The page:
Khalid Moore’s expansive role critical for Jackets

The highlight of Georgia Tech's young season is probably James Banks' two free throws with 2.1 seconds left in overtime that lifted the Yellow Jackets over N.C. State 82-81 in the season opener at PNC Arena.

But for two separate plays by Tech forward Khalid Moore in the moments that preceded it, however, Banks’ free throws probably wouldn’t have happened. That’s the role that coach Josh Pastner wants the sophomore from Briarwood, N.Y., to fill, which Moore has through two games.

“Khalid’s been really good,” Pastner said. “He’s done a really nice job with things that haven’t shown up in the box score.”

For Tech to have a shot at beating rival Georgia Wednesday in Athens and ending the Bulldogs’ four-game winning streak in the annual series, the Jackets will need Moore’s “glue guy” contributions.

“Pretty much just doing anything I can to help my team win, whether it’s on the defensive end or the offensive end,” Moore said of his role. “Rebounds, assists, try to get people the ball, just bringing energy to the game. Doing anything I can to win.”

Mostly a sub last season, Moore has started in Tech’s first two games and his numbers speak to the value that he has provided — 19 points, 13 rebounds, nine steals and eight assists against five turnovers. His 4.5 steals-per-game average leads the ACC. Among other things, Moore can run the floor, penetrate, defend the perimeter, find the open man, rebound, shoot from 3-point range and dig out loose balls.

“He’s been graded at a high level,” Pastner said. “He’s done a very nice job. Very proud of him.”

His play at the end of the overtime win speaks to his discharging his role. With about 23 seconds left in overtime and Tech down 81-80, guard Jose Alvarado drove to the basket but lost the ball trying to slip it to Banks. N.C. State guard Devon Daniels dribbled up the right wing with Moore in pursuit. When Daniels made an ill-advised cross-court pass that was mishandled and rolled into the opposite corner, Moore pursued and hopped on the 50-50 ball, then passed to guard Michael Devoe with about 12 seconds to play.

Devoe passed ahead to Alvarado and Moore raced to the frontcourt, the long strides of his 6-foot-7 frame gobbling up hardwood. When Alvarado’s left-wing 3-pointer missed, Moore was in position to extend high with his 7-foot-5  wingspan and pull down the ball with six seconds left. With three Wolfpack players crowding him, he had the presence of mind to not rush up a shot in traffic, but slip a wraparound pass to Banks, who went up and was fouled, setting up the game-winning free throws.

It was a non-highlight highlight reel, a tribute to hustle, smarts and springy legs.

“I was doing whatever I can,” Moore said. “I got the rebound and there was some time left and I saw James open and I just hit him for the last-second shot.”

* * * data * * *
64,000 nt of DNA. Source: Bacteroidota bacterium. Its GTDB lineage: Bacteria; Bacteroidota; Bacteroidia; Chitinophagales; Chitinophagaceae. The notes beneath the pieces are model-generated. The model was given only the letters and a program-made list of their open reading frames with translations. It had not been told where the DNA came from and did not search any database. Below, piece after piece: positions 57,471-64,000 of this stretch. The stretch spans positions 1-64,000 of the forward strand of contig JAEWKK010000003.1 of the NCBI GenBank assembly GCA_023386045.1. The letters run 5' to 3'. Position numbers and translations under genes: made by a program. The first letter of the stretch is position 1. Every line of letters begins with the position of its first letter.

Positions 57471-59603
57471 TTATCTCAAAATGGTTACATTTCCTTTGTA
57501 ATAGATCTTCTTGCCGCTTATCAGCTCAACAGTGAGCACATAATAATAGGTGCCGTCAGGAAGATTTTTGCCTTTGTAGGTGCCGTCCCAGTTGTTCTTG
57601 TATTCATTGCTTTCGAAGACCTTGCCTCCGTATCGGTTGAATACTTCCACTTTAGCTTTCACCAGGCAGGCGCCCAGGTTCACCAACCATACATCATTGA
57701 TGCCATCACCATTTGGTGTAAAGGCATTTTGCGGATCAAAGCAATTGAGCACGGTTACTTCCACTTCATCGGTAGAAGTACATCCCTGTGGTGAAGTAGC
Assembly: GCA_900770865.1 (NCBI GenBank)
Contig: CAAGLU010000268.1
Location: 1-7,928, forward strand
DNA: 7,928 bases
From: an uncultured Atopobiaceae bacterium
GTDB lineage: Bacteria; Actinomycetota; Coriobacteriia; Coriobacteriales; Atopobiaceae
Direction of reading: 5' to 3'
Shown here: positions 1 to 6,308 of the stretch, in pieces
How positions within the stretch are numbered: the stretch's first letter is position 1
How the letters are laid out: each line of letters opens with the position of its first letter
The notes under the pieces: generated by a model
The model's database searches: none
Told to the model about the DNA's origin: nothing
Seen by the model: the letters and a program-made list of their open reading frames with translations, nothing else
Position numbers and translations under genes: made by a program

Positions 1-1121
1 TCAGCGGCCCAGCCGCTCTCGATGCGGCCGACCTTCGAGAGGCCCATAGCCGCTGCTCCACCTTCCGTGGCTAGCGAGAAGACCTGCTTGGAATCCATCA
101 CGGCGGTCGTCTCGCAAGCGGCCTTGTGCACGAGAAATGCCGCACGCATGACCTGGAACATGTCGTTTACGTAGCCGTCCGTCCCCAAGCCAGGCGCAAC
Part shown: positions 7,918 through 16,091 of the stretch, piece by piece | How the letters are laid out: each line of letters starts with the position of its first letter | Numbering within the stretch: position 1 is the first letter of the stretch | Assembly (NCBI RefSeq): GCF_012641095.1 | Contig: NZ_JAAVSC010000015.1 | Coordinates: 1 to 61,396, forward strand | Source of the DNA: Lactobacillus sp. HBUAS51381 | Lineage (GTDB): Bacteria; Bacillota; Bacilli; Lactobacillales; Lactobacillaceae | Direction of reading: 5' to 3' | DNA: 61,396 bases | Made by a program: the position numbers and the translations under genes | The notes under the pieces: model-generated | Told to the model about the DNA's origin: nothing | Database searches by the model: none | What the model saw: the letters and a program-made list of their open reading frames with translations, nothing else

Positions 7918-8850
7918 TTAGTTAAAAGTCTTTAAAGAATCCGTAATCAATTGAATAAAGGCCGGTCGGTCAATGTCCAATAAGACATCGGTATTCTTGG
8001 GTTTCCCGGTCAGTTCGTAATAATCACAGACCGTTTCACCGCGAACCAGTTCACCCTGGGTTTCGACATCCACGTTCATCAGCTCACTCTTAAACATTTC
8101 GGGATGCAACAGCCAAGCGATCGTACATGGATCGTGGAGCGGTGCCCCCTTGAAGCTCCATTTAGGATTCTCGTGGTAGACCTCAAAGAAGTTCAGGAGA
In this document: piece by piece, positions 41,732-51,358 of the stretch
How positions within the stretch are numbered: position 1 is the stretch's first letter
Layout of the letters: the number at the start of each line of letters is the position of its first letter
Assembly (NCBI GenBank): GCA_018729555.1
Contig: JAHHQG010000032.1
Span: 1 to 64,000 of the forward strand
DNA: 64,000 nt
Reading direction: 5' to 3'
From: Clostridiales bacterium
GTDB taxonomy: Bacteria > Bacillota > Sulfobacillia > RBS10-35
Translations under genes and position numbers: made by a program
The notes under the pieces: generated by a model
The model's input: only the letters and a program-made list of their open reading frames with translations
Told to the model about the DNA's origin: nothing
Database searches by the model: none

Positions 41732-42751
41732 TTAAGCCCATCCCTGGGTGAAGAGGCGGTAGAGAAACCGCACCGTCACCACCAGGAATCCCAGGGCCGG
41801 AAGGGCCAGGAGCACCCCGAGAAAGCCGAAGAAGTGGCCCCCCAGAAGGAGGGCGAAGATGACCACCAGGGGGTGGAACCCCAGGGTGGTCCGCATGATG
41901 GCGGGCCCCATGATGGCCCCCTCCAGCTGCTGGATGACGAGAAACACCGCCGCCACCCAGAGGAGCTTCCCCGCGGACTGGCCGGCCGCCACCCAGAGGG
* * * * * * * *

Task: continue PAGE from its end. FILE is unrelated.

Moore’s productivity can be attributed to the returns on a year of experience, but also gains made in the weight room with strength and conditioning coach Dan Taylor. Assessing his body and needs in concert with Pastner and making use of the P3 physiological assessment technology that Tech uses at the Hawks training complex, Taylor prescribed a summer of gaining strength in both upper and lower body and gaining mass.

Arriving at 188 pounds in the summer of 2018, Moore had quickness and flexibility, but needed to be better equipped to handle the rigors of the ACC.

“In general, if we can get a little more force immediately off the floor and more body armor in terms of muscle mass, it’s going to help him when he’s trying to finish the way he did in high school,” Taylor told the AJC.

Moore bulked up to 205 pounds and at the same time increased his standing vertical from 24 to 27 inches, meaning he is coming off the floor with significantly more force than he did last season.

Moore described the changes as “running faster, jumping higher, being able to finish through contact, not being affected by all of these little bumps and taps that you might have been affected by before.”

That resilience might be reflected in his free throws. Last year, he shot a free throw once every eight minutes. In two games, the rate is one free throw per 4.1 minutes.

Not a ballyhooed recruit coming out of Archbishop Molloy (the alma mater of Tech legend Kenny Anderson), Moore could prove a prize find for Pastner and his staff.

Against Georgia, he’ll be asked to help slow down a Bulldogs team that has averaged 95.3 points per game and to use his length and quickness to challenge highly-touted freshman Anthony Edwards.

And, probably, whatever else he can to aid the cause.

“Just doing whatever I can to win,” Moore said.